Be extra careful of excess “filler” carbohydrates when choosing kitten food, especially products derived from corn. In feline nutrition circles, carbohydrate-heavy ingredients are considered fillers; as obligate carnivores who thrive on a meat-based diet, cats have little nutritional need for carbs. But because corn and corn-derived ingredients are plentiful and inexpensive, some commercial cat food producers will use them to bulk up their formulas.
Kittens (and all cats, for that matter) should avoid foods containing chemical preservatives, as these can have harmful effects on feline development. Artificial preservatives such as butylated hydroxytoluene (BHT) and butylated hydroxyanisole (BHA) are suspected carcinogens that can cause organ damage, and their negative effects can be magnified in developing kittens.
Do Kittens Need Wet or Dry Food?
Hydration is important for cats of all life stages. Cats evolved to derive all their hydration from the meat they consume, so even domestic cats lack a naturally strong thirst drive that leads to less water consumption. Feeding growing kittens a diet of primarily wet food can ensure that they receive proper hydration, and lowering their dry food intake can help protect their small, developing teeth.
As fed (AF) — This refers to food as normally fed to animals. It may contain anywhere from 82% water for more moisture-filled food to 10% water for drier food like kibble.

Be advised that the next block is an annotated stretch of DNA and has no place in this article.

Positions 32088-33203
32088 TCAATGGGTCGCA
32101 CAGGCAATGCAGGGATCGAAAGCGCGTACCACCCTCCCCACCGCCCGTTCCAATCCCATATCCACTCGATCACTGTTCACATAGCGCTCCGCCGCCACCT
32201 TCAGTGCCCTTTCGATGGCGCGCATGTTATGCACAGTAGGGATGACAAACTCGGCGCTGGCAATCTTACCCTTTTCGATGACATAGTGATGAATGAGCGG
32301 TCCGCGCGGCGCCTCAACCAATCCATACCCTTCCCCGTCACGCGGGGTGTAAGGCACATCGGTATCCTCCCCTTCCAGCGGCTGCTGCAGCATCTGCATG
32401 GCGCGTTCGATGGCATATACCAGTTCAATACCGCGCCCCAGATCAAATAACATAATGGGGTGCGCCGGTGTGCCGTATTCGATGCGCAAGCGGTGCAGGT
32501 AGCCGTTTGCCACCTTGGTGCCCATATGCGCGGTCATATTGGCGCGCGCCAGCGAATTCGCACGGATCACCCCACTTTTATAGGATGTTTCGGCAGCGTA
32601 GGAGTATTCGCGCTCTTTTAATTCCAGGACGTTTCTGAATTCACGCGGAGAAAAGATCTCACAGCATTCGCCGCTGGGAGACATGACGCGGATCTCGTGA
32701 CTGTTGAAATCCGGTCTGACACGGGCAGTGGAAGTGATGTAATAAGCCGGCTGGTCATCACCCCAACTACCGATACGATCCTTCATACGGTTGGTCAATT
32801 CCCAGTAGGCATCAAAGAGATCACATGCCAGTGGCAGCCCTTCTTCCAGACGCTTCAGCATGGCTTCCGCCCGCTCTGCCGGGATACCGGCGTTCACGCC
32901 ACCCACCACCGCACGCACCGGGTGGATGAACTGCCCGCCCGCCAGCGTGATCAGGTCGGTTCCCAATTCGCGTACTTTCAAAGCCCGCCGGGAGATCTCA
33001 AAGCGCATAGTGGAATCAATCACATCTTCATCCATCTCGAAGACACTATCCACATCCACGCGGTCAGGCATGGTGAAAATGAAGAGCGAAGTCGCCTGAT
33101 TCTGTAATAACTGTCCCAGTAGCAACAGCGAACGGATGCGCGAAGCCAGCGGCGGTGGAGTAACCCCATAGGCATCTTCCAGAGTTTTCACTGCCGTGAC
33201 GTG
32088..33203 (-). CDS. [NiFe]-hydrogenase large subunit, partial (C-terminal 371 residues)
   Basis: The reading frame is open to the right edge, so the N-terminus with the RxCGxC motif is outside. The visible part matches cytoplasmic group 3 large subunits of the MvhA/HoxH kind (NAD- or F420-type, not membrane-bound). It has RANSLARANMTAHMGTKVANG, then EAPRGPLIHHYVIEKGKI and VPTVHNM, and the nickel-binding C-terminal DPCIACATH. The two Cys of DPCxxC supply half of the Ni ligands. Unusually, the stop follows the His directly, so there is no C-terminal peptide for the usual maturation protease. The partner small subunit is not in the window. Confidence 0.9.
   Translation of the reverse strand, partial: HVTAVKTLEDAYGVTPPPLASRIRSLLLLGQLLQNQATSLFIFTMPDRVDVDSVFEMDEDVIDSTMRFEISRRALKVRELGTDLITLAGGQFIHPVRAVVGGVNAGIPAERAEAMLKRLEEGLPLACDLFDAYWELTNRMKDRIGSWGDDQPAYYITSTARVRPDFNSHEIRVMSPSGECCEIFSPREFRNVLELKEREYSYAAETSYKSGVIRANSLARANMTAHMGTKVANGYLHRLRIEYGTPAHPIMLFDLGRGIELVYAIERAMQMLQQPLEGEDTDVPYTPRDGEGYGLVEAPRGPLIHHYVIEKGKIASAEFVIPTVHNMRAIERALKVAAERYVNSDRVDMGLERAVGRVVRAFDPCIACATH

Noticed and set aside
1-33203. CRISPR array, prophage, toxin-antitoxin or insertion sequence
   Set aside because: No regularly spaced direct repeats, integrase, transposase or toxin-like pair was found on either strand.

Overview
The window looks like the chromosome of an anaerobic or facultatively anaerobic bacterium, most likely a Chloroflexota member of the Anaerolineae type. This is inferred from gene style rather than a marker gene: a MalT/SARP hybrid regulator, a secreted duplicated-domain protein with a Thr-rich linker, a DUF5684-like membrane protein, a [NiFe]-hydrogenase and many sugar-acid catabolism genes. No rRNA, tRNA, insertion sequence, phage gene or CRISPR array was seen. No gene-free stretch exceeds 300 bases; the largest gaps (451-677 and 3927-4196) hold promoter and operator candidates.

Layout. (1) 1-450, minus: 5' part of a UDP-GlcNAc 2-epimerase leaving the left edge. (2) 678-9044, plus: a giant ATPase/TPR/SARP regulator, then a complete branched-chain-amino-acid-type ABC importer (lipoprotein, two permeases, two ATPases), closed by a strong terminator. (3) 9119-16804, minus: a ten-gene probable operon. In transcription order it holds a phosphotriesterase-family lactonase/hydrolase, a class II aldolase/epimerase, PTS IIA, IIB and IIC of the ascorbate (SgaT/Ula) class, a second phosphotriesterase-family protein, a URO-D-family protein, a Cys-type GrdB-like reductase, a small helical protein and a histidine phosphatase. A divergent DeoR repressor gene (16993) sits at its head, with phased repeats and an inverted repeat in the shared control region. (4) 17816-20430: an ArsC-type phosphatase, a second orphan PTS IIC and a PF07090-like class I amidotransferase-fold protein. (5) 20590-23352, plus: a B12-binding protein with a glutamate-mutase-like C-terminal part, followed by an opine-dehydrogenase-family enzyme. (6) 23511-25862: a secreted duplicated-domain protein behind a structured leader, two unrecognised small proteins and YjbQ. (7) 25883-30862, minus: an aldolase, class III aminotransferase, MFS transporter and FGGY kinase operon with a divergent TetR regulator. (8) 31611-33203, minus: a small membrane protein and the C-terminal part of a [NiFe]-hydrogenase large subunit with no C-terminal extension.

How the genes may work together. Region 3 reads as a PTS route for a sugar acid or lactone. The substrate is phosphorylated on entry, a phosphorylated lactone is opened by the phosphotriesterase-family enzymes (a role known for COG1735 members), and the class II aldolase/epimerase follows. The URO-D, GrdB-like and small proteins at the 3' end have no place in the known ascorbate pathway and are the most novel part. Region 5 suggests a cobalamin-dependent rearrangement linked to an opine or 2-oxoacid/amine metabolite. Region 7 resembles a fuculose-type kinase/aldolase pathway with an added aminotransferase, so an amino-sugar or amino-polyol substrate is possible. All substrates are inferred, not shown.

Dry matter (DM) — This refers to the substance of a food that is not water. It is computed by determining the percentage of water and subtracting the water content from 100%. On a dry matter basis, food contains 0% water.
When comparing high-moisture foods (like raw or canned) to low-moisture foods (like kibble or freeze dried), we are essentially comparing apples to oranges. In order to compare the different moisture content of foods, we must remove the water and look at them on a DM basis. Once the water is removed, the percentage of nutrients will be higher than when comparing it to AF, in which are the numbers listed on the guaranteed analysis.
Food consistency aside, a kitten’s metabolism burns calories more quickly and consistently than an adult cat’s, which means they require more frequent feedings. New cat parents may want to feed their kittens three times a day instead of twice to help accommodate their metabolic needs ().
How to Transition Your Kitten to New Food
At a certain point in your kitten’s development, you may want to switch them from one dry food to another, or from a kitten formula to adult cat food. Kittens are weaned off their mother’s milk within four to six weeks; once they seem more interested in their mother’s solid food than her milk, or when they begin to chew on their bottle (if bottle-fed), it’s time for them to transition to solid food.
Follow this guide to gradually transition your kitten to new foods:Cats can be notoriously picky eaters and may have difficulty accepting changes to either the protein source or texture of their food. Cat’s tongues are covered in tiny, hooked barbs called papillae that help them pick up their food and impact their sense of taste. The texture and sensation of a product on their tongue affects cats more strongly than it does dogs, and something that feels unfamiliar or unpleasant will discourage them from eating it.
Cats also imprint on specific tastes, smells and textures as kittens and therefore should be exposed to a variety of textures and proteins early on. This will increase the likelihood of a cat accepting a wider variety of food flavors and textures as an adult.